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Article
June 27, 1885

IN OPHTHALMOLOGY, OTOLOGY, RHINOLOGY, AND LARYNGOLOGY.DELIVERED IN GENERAL SESSION AT THE THIRTY-SIXTH ANNUAL MEETING OF THE AMERICAN MEDICAL ASSOCIATION, MAY 1, 1885.

Author Affiliations

SENIOR SURGEON OF THE RICHMOND (VA.) EYE, EAR AND THROAT INFIRMARY.

JAMA. 1885;IV(26):701-705. doi:10.1001/jama.1885.02391010001001

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Abstract

Mr. President and Gentlemen:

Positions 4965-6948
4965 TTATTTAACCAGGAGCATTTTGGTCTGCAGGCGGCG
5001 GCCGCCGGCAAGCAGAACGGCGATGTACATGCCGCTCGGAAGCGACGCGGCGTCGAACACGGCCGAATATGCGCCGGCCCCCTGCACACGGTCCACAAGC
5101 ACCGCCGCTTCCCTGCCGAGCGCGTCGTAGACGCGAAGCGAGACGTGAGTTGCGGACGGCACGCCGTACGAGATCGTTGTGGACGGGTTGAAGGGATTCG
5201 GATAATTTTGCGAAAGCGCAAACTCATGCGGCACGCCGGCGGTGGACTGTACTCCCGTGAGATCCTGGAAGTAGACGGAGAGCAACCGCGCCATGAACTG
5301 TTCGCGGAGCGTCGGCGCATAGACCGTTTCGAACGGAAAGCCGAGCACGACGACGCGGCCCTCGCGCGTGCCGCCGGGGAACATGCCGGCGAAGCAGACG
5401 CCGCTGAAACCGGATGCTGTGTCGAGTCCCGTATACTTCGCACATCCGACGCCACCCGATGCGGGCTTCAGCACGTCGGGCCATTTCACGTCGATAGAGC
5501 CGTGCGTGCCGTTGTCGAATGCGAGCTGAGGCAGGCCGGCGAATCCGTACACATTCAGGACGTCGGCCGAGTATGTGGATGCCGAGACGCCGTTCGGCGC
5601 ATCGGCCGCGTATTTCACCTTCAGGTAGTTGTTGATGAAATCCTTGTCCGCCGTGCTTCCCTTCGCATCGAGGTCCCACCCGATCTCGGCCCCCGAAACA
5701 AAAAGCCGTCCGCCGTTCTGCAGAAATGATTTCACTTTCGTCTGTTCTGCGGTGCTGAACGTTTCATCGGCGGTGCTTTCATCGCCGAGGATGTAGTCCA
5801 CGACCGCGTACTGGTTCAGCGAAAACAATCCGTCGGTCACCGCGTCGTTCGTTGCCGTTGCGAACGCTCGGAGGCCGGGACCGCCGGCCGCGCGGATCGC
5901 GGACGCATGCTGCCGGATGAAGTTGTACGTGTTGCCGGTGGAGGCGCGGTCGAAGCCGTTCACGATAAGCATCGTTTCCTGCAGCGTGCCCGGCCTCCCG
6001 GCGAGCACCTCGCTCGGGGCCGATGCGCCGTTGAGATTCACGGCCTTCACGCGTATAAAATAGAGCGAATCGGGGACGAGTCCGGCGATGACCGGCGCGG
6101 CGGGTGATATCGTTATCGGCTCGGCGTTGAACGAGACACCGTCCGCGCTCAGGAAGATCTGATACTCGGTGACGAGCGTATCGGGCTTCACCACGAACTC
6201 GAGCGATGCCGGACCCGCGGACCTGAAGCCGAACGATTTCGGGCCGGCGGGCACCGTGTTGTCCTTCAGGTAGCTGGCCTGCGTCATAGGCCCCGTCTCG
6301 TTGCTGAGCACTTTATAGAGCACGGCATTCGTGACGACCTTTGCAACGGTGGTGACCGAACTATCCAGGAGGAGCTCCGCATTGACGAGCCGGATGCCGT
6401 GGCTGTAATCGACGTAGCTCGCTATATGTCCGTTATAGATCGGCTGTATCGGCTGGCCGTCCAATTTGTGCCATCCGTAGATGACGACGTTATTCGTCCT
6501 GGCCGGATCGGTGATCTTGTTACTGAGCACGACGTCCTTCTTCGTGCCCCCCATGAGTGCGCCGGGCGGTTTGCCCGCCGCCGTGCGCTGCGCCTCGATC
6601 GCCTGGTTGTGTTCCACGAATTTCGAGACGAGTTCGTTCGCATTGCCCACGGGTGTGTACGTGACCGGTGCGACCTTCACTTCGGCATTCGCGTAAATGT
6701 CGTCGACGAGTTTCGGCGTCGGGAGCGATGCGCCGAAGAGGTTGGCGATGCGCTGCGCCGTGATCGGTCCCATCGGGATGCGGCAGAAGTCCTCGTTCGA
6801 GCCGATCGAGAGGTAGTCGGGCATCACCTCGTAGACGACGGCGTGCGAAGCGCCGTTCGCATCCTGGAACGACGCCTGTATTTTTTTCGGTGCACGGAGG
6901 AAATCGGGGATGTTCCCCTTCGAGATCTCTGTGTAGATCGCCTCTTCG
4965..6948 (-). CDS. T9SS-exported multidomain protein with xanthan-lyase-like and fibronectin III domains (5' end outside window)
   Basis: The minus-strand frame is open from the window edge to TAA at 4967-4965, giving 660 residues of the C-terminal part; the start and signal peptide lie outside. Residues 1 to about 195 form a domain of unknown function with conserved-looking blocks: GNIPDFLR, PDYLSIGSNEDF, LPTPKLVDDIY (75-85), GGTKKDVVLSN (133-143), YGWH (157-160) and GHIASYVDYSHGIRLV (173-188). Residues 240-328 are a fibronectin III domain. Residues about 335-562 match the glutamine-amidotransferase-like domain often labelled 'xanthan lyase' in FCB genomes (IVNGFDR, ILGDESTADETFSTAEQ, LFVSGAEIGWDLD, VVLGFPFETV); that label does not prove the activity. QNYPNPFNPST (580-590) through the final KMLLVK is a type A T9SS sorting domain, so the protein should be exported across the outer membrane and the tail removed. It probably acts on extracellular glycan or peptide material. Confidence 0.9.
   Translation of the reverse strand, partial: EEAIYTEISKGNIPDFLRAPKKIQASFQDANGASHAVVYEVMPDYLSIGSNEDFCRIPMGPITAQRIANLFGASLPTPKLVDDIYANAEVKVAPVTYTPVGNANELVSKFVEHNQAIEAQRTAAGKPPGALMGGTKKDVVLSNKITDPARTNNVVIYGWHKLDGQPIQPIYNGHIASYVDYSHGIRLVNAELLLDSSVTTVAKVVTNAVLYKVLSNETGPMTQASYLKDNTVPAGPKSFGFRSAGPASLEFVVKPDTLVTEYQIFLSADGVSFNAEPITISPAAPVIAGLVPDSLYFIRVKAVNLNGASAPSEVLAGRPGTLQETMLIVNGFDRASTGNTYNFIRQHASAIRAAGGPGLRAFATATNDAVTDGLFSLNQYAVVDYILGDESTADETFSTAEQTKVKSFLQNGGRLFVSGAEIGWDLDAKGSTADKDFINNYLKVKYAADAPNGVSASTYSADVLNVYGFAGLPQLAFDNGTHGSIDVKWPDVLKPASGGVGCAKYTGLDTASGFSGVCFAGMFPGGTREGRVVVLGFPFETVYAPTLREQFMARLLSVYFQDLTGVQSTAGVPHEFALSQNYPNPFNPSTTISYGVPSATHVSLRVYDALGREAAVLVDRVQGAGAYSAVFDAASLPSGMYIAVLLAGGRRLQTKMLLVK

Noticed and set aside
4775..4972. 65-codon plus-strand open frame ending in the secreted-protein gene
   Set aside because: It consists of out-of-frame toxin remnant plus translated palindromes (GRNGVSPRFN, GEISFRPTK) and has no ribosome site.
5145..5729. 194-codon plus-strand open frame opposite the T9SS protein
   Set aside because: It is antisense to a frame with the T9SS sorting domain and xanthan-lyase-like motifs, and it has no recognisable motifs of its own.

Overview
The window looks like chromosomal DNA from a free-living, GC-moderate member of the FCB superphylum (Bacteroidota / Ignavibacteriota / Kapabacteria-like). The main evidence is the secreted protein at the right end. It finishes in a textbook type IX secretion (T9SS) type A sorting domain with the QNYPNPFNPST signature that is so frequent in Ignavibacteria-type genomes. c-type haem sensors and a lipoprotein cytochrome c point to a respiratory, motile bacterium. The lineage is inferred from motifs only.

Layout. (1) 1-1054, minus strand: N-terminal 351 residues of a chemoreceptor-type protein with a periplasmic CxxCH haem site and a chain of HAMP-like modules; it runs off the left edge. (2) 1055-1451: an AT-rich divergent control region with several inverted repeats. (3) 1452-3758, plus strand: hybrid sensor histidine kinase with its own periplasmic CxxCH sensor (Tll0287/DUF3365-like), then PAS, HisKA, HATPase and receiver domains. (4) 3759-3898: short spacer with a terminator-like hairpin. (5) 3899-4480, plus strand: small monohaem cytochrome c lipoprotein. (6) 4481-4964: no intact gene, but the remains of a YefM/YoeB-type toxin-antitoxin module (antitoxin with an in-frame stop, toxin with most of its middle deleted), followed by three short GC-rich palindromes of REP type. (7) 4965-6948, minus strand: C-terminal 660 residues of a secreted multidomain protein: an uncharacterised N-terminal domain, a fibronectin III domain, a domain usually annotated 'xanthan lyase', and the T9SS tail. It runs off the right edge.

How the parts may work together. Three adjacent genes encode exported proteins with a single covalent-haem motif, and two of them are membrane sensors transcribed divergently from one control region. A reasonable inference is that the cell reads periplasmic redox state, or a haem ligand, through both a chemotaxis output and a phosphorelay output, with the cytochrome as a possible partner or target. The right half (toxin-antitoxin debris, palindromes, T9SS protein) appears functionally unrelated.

The time-honored custom, in accordance with a by-law of our association, of an annual report of the year's advances, by the chairman of this or that section, is one not so easy to comply with, because the advances in any one branch of medicine or surgery in one year are not always tangible enough for specification. Medicine and Surgery in all their branches go forward and onward at all times, imperceptibly and slowly, little by little, each little adding to what has been known before, each worker and observer adding his mite to the irresistible onward march; but we cannot always say that this or that special addition to our knowledge was made in the last year. At times the steady progress forward brings us to a point where the medical horizon is lighted up, like a meteor flashing suddenly across the heavens, by some apparently

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